By Dave Begel Contributing Writer Published Nov 07, 2012 at 4:12 PM

Some say the 1980s were a decade to forget. We had the creation of the "me" generation and Donald Trump became famous. The Challenger exploded, killing everyone aboard.

Nancy Reagan started a "Just Say No" campaign against drugs and Michael Jackson wore a sparkling glove.

But the '80s weren't all bad. We also had music. We had lots of head-banging heavy metal music and it really tore the place apart.

That's the heart behind "Rock of Ages," the Broadway musical running from Nov. 13 to 18 at the Marcus Center for the Performing Arts.

You like your musical idols? How about Journey, Styx, Pat Benatar, Poison, REO Speedwagon, Foreigner, Twisted Sister and Whitesnake? Their music makes an appearance in "Rock of Ages."

Like most musicals of this genre, there is no serious story involved here. Oh, they wrap something around the music, but the show is about the music and the times.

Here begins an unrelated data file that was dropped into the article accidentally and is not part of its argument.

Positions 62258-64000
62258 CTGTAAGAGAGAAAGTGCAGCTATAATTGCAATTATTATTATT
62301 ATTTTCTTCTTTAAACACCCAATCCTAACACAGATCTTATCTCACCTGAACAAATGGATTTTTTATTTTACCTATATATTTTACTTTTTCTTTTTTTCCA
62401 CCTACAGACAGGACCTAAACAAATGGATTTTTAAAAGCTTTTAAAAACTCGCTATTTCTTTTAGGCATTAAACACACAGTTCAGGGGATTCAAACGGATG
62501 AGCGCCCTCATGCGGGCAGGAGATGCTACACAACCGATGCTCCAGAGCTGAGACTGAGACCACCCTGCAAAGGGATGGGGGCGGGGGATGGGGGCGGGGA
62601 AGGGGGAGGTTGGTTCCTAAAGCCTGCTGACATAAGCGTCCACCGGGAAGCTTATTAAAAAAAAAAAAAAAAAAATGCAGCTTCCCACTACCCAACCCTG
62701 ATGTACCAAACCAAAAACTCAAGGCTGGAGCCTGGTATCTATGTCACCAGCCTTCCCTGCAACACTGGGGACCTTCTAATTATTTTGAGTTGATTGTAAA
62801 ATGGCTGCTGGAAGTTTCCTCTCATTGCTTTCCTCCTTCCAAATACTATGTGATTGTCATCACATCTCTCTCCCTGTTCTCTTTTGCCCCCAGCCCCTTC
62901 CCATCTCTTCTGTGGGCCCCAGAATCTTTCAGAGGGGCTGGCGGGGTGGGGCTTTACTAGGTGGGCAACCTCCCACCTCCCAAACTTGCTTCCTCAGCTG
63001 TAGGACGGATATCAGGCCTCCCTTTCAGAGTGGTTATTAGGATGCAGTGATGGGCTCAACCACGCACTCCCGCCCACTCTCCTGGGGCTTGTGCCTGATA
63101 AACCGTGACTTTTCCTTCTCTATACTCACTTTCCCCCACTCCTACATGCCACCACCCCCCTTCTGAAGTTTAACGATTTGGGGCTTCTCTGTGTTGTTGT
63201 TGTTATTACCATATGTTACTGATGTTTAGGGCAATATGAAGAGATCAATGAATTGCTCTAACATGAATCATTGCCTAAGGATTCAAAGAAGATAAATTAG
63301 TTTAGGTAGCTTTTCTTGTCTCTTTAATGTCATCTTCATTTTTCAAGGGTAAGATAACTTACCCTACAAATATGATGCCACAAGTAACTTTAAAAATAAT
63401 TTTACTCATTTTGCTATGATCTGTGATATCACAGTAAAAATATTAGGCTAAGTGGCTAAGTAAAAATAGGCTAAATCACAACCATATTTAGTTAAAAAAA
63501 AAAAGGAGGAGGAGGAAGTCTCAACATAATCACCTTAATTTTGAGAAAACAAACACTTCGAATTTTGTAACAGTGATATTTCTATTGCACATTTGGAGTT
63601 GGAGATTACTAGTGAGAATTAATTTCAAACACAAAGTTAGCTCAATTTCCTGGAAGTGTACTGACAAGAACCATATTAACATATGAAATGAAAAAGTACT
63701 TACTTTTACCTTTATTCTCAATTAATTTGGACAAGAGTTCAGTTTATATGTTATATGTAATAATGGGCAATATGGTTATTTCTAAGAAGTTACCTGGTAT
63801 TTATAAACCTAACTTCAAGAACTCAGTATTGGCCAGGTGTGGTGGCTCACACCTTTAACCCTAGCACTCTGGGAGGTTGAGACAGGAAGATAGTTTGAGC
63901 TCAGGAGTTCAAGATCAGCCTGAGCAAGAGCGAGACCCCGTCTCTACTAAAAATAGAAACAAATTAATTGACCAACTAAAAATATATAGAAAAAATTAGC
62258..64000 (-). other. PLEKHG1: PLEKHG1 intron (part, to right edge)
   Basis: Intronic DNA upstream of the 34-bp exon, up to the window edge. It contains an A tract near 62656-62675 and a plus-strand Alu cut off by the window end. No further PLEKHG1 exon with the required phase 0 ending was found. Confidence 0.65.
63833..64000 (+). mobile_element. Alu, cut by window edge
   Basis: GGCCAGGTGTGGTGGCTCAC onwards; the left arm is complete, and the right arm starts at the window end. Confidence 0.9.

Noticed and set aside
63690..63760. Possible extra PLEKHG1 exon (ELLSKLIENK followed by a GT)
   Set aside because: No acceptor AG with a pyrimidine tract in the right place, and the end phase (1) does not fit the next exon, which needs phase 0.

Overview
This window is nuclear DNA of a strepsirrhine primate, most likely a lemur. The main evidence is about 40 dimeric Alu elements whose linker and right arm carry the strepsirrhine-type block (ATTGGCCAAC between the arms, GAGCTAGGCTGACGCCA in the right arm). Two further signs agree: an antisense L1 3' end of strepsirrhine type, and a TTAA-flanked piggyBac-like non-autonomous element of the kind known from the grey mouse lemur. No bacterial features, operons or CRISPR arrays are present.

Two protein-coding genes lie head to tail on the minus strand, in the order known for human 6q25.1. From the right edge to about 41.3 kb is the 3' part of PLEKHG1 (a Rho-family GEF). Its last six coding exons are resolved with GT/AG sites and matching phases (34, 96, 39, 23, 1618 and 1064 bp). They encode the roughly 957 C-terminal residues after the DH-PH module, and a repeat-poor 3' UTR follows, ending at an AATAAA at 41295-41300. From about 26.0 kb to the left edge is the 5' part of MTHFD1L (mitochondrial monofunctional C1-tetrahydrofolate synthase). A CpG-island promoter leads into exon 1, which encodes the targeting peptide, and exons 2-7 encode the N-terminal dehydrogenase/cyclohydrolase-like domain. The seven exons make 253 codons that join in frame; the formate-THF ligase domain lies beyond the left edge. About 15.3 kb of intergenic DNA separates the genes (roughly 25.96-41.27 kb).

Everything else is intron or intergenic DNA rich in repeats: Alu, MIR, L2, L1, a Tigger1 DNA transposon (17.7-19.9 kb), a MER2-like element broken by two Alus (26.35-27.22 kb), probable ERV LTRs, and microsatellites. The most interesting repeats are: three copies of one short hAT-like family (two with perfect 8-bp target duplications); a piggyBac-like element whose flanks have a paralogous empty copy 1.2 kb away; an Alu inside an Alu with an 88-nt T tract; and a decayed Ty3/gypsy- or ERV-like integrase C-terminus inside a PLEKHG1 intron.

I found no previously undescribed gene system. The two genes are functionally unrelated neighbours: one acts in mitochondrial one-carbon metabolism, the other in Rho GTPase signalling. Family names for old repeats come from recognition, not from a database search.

It's notable that the lead role of Drew Boley was originally created by an "American Idol" heartthrob, Constantine Maroulis.

Some people say the '80s were a music desert, but with songs like "We Built this City" and "Don't Stop Believin'" there was plenty of memorable and sing-along-able stuff.

That's what the experience of seeing "Rock of Ages" is like. It is designed to get your toes tapping, your butt shakin' and your vocal chords screaming at the long haired kings and queens onstage.

Tickets are available at the box office or at

Dave Begel Contributing Writer

With a history in Milwaukee stretching back decades, Dave tries to bring a unique perspective to his writing, whether it's sports, politics, theater or any other issue.

He's seen Milwaukee grow, suffer pangs of growth, strive for success and has been involved in many efforts to both shape and re-shape the city. He's a happy man, now that he's quit playing golf, and enjoys music, his children and grandchildren and the myriad of sports in this state. He loves great food and hates bullies and people who think they are smarter than everyone else.

This whole Internet thing continues to baffle him, but he's willing to play the game as long as keeps lending him a helping hand. He is constantly amazed that just a few dedicated people can provide so much news and information to a hungry public.

Despite some opinions to the contrary, Dave likes most stuff. But he is a skeptic who constantly wonders about the world around him. So many questions, so few answers.